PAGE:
There has been a lot of complaining in the media, diners, coffee shops, etc., about poor road conditions, from pot holes to mud bogs, now flooding. We live on a dirt road, and, in fact, with each new Town Manager, we bring him or her a copy of a piece entitled “Dirt Roads”. A quote from it says, “People who live at the end of dirt roads learn early on that life is a bumpy ride”. Thus dirt roads give one character. We do not want our dirt road paved as we need all the “character” we can get. I guess “character” started when we had to walk to view this house with the realtor as the road was a mud bog – but we still bought it! Just like our vintage cars, the roads we drive them on need maintenance. This is particularly true for dirt roads. Technically, of course, the Town is responsible for road maintenance, but they need a little help from the taxpayers to let them know what is needed and where. There are two approaches to doing this, the positive and the negative. Although some people don’t seem to understand this, the negative approach gets negative results and the positive approach gets positive results. With the negative approach, you make a phone call to the highest possible town managerial level, and speak loudly to be sure you are understood. Be sure to mention your credentials in terms of taxes paid and political clout. Also mention your assessment of their credentials and then explain what you want done. This will definitely get results. For example, during a winter snow storm, your road will be widely plowed, giving the mailman easy access to where your mailbox used to be. The positive approach doesn’t require any phone calls. I’ve found that a periodic stop at the town garage with a tin of sticky buns or whoopee pies gets very positive results. Our road is frequently graveled, graded, raked and chlorided to keep the dust down. That’s how they let me know when some more treats would be in order. Just as a little attention and TLC keep our vintage cars running smoothly, the softer touch keeps the roads smooth. Now don’t let me get started on people who feel a dirt road is a good place for their trash to be tossed. There is not enough room to cover that!
Once again, my mail bag is empty. Since I have no questions to answer, I will write this month about a product I have used for years, but have been asked a lot of questions about lately. People have joked over the years that if it were not for “JB Weld” my cars would have fallen to the ground in pieces. In fact, there is a ring of truth to this.
“JB Weld” is a two-part epoxy product. It comes in several different flavors, but the concept is the same. There is a “JB Quick” that sets up in about five minutes, but once cured is not as strong as the original JB Weld. For applications im-mersed in water there is a JB Weld that sets up under water, appropriately called “JB Water Weld.”
JB Weld has a cured tensile strength of 3,960 psi. Though it sets up in 4-6 hours but takes 24 hours to cure. Additionally, it is non-conductive (well-insulated) and can be filed, drilled, tapped, and painted. When fully cured, JB Weld is completely resistant to water, gasoline, and about every other petroleum product or automotive chemical. This epoxy will work in tem-peratures up to 500 degrees Fahrenheit, but will fail if heated beyond this point. This epoxy sticks well to all metals. However, it does not stick to flexible rubber, leather, vinyl, canvas or polypropylene plastic.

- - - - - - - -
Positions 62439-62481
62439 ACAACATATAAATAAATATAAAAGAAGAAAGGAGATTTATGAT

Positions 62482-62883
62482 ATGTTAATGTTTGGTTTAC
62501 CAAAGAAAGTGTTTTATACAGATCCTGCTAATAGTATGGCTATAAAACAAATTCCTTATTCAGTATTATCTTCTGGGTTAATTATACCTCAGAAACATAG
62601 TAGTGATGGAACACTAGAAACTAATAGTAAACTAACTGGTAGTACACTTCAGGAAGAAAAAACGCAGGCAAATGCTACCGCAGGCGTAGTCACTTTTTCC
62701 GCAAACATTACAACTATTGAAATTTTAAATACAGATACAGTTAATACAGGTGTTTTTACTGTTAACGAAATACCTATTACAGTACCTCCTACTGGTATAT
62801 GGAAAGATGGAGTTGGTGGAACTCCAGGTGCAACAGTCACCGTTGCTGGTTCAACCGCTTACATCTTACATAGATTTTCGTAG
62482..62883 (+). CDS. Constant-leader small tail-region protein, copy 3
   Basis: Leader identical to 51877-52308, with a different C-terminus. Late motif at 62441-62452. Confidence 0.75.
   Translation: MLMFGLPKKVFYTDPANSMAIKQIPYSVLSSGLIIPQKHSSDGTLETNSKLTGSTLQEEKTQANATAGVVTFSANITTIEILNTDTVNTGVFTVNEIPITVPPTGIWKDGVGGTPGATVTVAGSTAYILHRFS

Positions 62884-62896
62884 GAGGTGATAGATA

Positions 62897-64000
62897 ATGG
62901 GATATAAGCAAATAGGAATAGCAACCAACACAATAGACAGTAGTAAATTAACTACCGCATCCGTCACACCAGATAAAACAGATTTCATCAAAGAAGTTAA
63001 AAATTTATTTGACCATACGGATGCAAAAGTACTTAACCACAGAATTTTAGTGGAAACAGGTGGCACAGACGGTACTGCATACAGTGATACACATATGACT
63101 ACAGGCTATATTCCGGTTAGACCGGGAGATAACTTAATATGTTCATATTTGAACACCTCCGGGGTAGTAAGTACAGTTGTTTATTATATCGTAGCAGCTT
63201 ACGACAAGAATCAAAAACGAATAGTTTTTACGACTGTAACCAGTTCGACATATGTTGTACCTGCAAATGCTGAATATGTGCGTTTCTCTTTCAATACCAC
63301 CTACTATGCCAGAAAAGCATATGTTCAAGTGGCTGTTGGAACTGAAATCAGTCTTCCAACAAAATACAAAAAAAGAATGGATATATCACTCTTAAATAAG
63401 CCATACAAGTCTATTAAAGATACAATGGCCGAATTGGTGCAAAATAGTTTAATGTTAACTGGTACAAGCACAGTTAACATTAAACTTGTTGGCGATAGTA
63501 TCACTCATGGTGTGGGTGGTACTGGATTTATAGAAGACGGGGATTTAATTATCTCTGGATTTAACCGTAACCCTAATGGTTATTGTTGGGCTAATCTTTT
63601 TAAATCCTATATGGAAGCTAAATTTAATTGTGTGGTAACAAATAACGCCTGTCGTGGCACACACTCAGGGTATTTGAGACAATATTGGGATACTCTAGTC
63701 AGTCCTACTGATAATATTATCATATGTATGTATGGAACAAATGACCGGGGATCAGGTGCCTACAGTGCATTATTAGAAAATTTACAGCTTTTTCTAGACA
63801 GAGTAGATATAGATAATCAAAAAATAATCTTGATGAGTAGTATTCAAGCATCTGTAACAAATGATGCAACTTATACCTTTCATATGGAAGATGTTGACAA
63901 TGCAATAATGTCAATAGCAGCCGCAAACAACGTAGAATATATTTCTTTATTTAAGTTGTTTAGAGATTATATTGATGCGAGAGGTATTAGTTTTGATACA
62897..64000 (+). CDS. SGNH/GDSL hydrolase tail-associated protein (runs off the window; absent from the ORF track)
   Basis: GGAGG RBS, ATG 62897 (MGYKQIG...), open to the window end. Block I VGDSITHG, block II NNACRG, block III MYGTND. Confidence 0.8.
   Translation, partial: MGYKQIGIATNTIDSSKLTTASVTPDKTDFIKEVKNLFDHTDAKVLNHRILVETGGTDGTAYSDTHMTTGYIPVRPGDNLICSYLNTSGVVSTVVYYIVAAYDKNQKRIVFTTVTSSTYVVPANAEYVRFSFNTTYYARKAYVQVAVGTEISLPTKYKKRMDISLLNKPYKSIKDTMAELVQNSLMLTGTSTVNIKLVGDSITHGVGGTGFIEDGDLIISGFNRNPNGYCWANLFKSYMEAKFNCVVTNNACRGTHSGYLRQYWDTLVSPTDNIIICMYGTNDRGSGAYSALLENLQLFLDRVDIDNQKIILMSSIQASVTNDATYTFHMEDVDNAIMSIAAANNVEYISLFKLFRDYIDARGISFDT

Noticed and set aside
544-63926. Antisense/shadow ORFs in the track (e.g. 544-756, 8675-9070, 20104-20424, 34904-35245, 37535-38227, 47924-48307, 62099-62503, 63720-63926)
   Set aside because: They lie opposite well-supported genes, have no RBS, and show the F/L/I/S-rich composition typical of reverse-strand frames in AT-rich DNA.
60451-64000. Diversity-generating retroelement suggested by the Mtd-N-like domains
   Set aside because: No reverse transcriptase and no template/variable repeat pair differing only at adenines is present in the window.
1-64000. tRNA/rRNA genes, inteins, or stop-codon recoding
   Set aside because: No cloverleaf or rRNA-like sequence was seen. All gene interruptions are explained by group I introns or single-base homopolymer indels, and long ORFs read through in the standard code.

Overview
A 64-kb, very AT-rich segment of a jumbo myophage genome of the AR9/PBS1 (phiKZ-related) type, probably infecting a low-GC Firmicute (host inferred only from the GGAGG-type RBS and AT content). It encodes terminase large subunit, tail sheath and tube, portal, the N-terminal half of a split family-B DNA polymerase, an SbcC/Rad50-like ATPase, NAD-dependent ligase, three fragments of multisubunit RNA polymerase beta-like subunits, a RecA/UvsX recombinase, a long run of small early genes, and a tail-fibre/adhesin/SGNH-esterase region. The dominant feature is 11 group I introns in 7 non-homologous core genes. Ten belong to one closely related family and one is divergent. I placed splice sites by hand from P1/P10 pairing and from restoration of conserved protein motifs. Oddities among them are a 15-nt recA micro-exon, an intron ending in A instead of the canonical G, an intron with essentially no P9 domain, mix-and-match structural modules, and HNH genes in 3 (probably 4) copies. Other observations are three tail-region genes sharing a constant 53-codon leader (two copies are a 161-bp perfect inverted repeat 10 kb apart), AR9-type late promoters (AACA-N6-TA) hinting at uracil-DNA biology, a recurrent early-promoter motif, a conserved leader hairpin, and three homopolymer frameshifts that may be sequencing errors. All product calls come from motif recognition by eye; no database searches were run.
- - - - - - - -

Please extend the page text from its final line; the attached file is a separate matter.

I first used JB Weld to fix a pot metal door lock assembly in my first Subaru Legacy. Somebody recommended it, and I reluctantly tried it. Much to my surprise, it worked. Since then, I have found countless uses for it over the years. The right side horn on the MG TD I recently restored is largely made out of JB weld. The horn is a cast assembly, and the throat of the horn was smashed, though the mechanical part of the horn still worked. Unfortunately, the throat of this horn is an una-vailable part, so I decided I would try to repair it with the epoxy. Using the horn on the other side as a pattern, I was able to rebuild the throat of the horn with the epoxy. I have glued bolts on to broken-off studs and been able to back the stud out. I have fixed my wife’s stainless steel pots and pans, using it to replace broken rivets, knobs and spot welds. It has held up to both the heat and the dishwasher. I have often used this epoxy in my model-making, using it as both a glue and to make my own cast model parts. I have recently been asking people if they are familiar with this product. A number of people have told me that they use it, and use it often. Surprisingly, a few people have told me they either never heard of it, or have heard of it but never used it before.
Here are some tips for new users:
- As with any type of adhesion, make sure the surface is clean and free of any grease or greasy residue. Clean the surface with soap and water and dry.
- Before applying the epoxy, rough up the surface with sand paper or a wire brush and clean with acetone or lacquer thinner. Make sure you mix exactly 50% resin to 50% hardener. The mixture has to be close to 50-50 or it will not fully cure.
- Allow the epoxy to cure before it is moved. I often use tape to hold the epoxy in place until it hardens. If this is not possible, use the JB Stick putty, as this will hold its shape until it cures.
Hopefully, if your tool box isn’t already well-stocked with JB Weld, it will be soon! It has served me very well over the years, and I’m certain you will find it as indispensable as I have, if you haven’t already enjoyed the benefits of this product.
(This column is a Q & A column with you asking me questions and after researching the answer I will reply. Any questions ‘automotive’ is fare game, I might not know the answer but hopefully I will find someone who does know.)
Please email all inquiries to: Dave
or snail mail
32 Turkey Hill Road
Richmond VT 05477